Burien, Washington




Mewsings from Millie


Male Maui Parrotbill (Kiwikiu)

Ah, Hawaii. I have never been there myself but I've heard it is very beautiful with its swaying palm trees, crystalline blue lagoons, tumbling waterfalls, stunning beaches and the home to some of the most endangered bird species in the world. In fact, many birds that once inhabited the islands have already gone extinct. Bones have been found that prove there were once bird-catching owls, a tremendous variety of honeycreepers and flightless ibises that are no longer on this earth.

Right now one in every three endangered bird species in the United States is Hawaiian which means that Hawaii's extinction crisis has never really ended. Birds are threatened daily by introduced diseases, habitat loss on an epic scale and non-native predators such as rats, cats and mongooses.

Trying to save the birds that are left seems like an impossible task but there is one person who is hopeful. Her name is Hanna Mounce and she is the coordinator of the Maui Forest Bird Recovery Project. After doing research for nine years from the Pacific Northwest to Costa Rica, she came to Maui and devoted her Ph.D. dissertation to a genetic analysis of the island's most endangered bird: the Kiwikiu also known as the Maui Parrotbill. The total population of the Kiwikiu is perhaps 500 birds and the prognosis for its future is dire.

So, what is Hanna, a sole human being, doing about this daunting predicament? While continuing to monitor the remaining birds in the dripping, wet rainforest, she and her team are creating new Kiwikiu territory from the ground up. On the dry, windy grassland that is the leeward side of the towering Haleakala volcano where herds of feral pigs, goats and cows can be seen kicking up clouds of dust as they move across the hardpan soil, tiny seedlings are being planted and fenced off in hopes of rebuilding a vast and complex forest.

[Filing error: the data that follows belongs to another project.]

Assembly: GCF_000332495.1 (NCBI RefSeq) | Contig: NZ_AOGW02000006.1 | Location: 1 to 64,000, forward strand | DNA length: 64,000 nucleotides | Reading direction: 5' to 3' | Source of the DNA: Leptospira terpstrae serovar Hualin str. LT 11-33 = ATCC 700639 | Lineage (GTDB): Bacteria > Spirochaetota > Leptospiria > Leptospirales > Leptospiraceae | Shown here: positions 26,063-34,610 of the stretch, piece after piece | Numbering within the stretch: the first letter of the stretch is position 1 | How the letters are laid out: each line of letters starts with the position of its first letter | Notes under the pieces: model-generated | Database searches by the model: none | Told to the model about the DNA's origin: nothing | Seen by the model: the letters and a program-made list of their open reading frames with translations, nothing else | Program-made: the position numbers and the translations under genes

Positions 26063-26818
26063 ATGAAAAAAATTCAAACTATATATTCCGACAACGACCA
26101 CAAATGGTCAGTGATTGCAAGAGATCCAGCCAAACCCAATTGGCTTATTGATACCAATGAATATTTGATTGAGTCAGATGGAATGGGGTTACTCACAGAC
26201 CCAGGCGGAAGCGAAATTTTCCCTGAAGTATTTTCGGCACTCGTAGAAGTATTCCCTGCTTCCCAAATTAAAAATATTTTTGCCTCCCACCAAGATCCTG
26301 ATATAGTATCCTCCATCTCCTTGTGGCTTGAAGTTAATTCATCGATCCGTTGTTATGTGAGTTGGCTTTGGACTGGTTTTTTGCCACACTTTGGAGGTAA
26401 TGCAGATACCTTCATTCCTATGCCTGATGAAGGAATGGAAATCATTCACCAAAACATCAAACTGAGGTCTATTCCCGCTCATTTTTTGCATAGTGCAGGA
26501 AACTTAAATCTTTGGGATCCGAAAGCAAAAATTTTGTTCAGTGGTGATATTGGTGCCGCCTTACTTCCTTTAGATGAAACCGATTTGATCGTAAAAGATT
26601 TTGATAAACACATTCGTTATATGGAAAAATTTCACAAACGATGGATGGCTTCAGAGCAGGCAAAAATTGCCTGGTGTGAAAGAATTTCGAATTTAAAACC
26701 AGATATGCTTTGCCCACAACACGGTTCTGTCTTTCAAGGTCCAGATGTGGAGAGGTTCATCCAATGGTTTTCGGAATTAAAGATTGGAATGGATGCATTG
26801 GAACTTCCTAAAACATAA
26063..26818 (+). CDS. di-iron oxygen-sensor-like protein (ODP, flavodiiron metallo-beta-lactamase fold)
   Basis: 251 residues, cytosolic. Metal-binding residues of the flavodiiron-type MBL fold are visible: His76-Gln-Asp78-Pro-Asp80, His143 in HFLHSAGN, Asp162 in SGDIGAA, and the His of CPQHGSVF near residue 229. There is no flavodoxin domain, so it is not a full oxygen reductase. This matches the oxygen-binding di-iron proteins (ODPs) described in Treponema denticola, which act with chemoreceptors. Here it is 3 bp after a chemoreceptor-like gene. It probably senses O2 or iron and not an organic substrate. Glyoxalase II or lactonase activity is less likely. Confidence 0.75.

Long ago, Maui's leeward side is believed to have been covered by a great dryland and mesic forest. A mesic forest is a type of habitat with a moderate or well-balanced supply of moisture. Fast growing Koa trees were keystones of the forest helping to recharge groundwater, fix nitrogen, stabilize soils and keep the watershed healthy. Today, logging, ranching and the relentless grazing of ferals have made it impossible for the forest to regenerate.

Currently, the Kiwikiu survives only on the wet side of Haleakala. Hanna believes the birds are out of options having to make do with the forest habitat that is left. The wet forest poses challenges for the bird and she has seen hatchlings die when the parents couldn't find enough food for them in rainy weather.

Moving downslope is not an option because at 4,500 feet the birds will encounter another imported scourge, mosquitoes. If bitten, the birds will develop avian malaria and die. With global warming, the mosquitoes and the deadly diseases they carry will be able to move higher until they invade the last strongholds of the Kiwikiu and wipe them out.

Fortunately, Haleakala is more than 10,000 feet high and could be a haven for all of Maui's birds long into the future if habitat can be restored.

After three years of scouting sites, fencing areas and collecting seeds from native plants, trees and shrubs, Hanna and her crew began planting 7,000 seedlings in their first enclosure.

Last winter, an additional 39,000 plantings were done and the team is now focusing on creating corridors to connect gulches with remnant forest hoping to build enough habitat for at least a few Kiwikiu.

Within five years it is hoped that as many as six pairs of birds will be introduced. The birds will be gotten from the wild and from captive-bred birds and will be supported with food sources.

The project is getting increasing support from ranchers, sugar cane growers and hotel owners who realize the value of a functional watershed. In addition, there is a waiting list of volunteers who can't wait to fly up to the restoration site to plant a tree.

As Hanna sees it, the high stakes in Hawaii are not signs of hopelessness but of possibility.

If you would like to help or find out more go to:  mauiforestbirds.org.

Aloha until next time,

Millie, the Muse of Mews

(information courtesy of Audubon Magazine, Sept.-Oct. 2015)